Revitalizing Neighborhoods through Social and Economic Integration: Central Cities Have Been Losing Upper-And Middle-Income Households to Suburban Communities in Recent Decades. Although Some Urban Neighborhoods Are Once Again Flourishing, This Trend Is Not Universal

By LeVeen, Jessica | Partners in Community and Economic Development, Spring 2004 | Go to article overview

Revitalizing Neighborhoods through Social and Economic Integration: Central Cities Have Been Losing Upper-And Middle-Income Households to Suburban Communities in Recent Decades. Although Some Urban Neighborhoods Are Once Again Flourishing, This Trend Is Not Universal


LeVeen, Jessica, Partners in Community and Economic Development


Many city communities still suffer from concentrated poverty, blight and private sector disinvestment. The question of how to revitalize these areas persists, and city officials, community development corporations, and the private sector continue to debate the appropriate strategies for addressing the problem.

New strategies for urban revitalization

Ill the past, revitalization strategies focused on improving the opportunities for the low-income residents living ill underserved communities. Although individual households have benefited, these strategies have not succeeded in improving the economic composition of the communities as a whole, nor has the private sector provided the outside investment essential for growth.

A different approach to urban revitalization takes advantage of renewed interest in urban living to encourage economic and social integration. Out-migration from

cities was originally driven by expanding highway systems, the availability of housing, and better school systems. The result was a declining economic base that coincided with changing racial composition in the central cities, as many white households moved out to the suburbs leaving a concentrated low-income, minority population. However, a growing suburban population, highway congestion and the rising cost of living have diminished the relative benefits of living in the suburbs, and some households are now rediscovering urban neighborhoods. These households are recognizing the convenience of urban living, the amenities associated with cities and the historic character of certain neighborhoods. Folding these new residents into existing communities is one approach to urban revitalization.

This strategy works to increase job and income opportunities for existing residents while simultaneously encouraging in-migration of higher income residents. The goal is to achieve greater economic diversity that will spur additional public and private investment needed to revitalize an entire community instead of helping just one family at a time.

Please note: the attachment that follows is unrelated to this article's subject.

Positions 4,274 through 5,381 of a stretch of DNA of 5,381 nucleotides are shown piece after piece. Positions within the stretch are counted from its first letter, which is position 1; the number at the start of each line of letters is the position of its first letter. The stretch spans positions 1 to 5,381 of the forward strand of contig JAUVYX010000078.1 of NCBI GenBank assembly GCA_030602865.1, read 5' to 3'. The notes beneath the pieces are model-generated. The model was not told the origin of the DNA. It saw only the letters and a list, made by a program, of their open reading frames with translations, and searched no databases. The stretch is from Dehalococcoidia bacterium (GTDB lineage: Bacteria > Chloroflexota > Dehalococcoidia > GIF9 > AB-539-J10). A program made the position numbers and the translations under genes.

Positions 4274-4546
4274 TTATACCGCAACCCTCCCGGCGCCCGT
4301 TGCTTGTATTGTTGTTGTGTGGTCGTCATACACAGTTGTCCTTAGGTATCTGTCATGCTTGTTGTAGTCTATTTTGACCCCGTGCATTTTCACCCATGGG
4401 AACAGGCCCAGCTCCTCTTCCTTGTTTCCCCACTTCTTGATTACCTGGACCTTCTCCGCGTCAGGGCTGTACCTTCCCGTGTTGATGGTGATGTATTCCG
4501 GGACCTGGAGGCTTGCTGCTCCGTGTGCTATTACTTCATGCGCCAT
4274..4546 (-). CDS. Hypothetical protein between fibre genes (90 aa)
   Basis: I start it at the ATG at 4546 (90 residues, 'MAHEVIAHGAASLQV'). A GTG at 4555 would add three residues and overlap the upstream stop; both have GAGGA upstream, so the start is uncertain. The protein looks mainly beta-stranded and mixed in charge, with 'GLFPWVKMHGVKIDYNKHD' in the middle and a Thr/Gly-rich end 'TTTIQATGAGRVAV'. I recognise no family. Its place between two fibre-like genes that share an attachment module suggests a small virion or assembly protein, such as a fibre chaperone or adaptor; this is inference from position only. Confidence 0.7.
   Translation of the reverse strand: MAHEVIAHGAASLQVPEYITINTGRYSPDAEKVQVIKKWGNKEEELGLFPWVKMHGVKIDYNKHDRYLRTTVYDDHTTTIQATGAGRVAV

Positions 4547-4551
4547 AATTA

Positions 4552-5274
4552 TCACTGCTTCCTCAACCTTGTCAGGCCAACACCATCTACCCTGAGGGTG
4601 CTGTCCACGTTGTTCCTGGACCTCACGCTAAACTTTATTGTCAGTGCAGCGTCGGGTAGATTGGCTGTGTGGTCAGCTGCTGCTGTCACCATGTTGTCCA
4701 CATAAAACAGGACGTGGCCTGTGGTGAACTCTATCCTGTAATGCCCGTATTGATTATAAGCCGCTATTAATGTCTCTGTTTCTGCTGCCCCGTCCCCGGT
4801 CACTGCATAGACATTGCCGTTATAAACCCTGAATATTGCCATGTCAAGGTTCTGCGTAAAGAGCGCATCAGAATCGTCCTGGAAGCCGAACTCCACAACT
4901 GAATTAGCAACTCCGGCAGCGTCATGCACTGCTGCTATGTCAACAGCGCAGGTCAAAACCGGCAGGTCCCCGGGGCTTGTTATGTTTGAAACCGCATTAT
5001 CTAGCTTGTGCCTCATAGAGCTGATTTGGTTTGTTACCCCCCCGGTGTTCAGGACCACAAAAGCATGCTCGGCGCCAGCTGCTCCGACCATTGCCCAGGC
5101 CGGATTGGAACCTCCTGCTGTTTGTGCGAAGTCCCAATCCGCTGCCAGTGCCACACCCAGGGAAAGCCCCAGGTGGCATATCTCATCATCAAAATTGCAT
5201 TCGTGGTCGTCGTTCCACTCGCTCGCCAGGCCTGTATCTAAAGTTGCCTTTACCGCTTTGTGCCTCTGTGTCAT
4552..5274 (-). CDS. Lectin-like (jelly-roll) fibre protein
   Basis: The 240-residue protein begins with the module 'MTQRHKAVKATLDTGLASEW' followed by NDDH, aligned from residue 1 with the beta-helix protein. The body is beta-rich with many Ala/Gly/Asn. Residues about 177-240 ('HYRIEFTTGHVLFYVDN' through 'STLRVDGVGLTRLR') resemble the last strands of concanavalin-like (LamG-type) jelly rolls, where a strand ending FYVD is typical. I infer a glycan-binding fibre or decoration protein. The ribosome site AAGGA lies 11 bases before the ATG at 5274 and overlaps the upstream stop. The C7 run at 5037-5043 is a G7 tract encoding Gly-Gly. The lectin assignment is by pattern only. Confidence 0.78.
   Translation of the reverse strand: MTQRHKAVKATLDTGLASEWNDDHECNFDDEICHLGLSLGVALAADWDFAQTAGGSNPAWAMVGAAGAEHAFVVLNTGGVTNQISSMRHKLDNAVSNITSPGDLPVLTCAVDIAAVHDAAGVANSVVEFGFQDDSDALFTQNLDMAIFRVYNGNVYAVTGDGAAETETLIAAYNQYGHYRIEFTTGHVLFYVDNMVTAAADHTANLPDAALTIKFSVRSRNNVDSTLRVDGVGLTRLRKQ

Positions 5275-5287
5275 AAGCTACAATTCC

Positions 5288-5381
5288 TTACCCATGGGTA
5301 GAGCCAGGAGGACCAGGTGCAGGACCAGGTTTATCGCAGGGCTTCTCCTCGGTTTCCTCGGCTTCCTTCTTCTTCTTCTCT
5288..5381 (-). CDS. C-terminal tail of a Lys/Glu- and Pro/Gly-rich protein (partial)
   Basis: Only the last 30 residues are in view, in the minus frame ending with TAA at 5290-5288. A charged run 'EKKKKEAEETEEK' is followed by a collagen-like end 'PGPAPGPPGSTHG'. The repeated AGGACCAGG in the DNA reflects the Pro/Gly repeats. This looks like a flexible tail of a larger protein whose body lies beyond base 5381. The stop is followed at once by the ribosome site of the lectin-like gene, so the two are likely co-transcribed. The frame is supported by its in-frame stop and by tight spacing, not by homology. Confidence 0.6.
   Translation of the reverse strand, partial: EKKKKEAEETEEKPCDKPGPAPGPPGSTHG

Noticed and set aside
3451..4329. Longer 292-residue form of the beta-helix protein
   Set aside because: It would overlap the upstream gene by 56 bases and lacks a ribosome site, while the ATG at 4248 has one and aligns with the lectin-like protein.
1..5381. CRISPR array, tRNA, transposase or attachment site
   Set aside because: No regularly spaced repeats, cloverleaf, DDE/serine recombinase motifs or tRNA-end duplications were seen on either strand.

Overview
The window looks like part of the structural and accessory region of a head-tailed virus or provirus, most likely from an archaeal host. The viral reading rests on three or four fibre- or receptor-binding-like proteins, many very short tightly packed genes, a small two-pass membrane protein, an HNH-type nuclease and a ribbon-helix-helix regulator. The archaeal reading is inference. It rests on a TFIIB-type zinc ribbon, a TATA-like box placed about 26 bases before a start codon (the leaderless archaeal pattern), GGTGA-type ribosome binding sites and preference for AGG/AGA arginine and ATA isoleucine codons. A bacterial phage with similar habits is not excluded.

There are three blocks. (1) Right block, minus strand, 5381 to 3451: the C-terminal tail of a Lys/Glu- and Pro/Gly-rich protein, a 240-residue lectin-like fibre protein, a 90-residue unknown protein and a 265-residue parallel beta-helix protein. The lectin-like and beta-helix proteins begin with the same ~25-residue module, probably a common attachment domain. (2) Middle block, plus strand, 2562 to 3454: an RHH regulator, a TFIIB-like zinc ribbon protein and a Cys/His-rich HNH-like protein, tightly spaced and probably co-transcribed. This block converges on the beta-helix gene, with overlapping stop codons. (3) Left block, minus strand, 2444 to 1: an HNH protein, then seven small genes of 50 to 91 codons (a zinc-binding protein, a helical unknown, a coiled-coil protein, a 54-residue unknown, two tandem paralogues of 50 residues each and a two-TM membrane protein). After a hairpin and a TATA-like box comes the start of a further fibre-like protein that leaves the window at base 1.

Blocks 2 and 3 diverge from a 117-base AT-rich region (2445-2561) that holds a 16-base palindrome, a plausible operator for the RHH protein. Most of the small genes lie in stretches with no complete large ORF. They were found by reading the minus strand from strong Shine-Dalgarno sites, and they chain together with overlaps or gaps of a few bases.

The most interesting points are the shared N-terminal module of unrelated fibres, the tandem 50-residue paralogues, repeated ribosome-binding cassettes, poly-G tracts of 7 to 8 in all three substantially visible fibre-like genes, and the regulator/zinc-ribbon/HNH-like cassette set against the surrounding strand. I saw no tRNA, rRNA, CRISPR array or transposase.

Diversity strategy offers benefits, raises concerns

Studies indicate that increasing economic diversity in central cities brings both fiscal and social benefits. The most obvious fiscal benefit is a higher property tax base as higher income households purchase more expensive homes or add value through renovation. Higher income households will also support existing retailers and draw new businesses, increasing commercial property tax and sales tax revenues.

Social benefits are also associated with this strategy. Research suggests that the presence of middle--and upper-income households can help reduce social isolation in inner city communities. Higher income households can help build social structures in neighborhoods by reinforcing mainstream values and thus offset problems associated with concentrated poverty such as crime, drug abuse and illiteracy. Greater social capital in a community may also help lower income residents connect with employment opportunities outside of the immediate neighborhood, However, realizing these social benefits requires extensive social interaction between the new and the old residents, and this is often hard to achieve.

A strategy focused on increasing economic and social diversity also raises significant concerns. The biggest is the possibility that existing residents will be replaced by the new, higher income households. Displacement can occur if existing subsidized housing units are demolished to build market rate units or if new households moving into a neighborhood drive up rents or housing prices to such an extent that housing, including property taxes, is no longer affordable for the existing residents. Residents may also be displaced when landlords opt to sell rental housing for conversion to owner-occupied housing.

Gentrification, which usually refers to the economic and racial changes in a neighborhood associated with the in-migration of higher income households, is often seen in a negative light because it can lead to displacement. …

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Revitalizing Neighborhoods through Social and Economic Integration: Central Cities Have Been Losing Upper-And Middle-Income Households to Suburban Communities in Recent Decades. Although Some Urban Neighborhoods Are Once Again Flourishing, This Trend Is Not Universal
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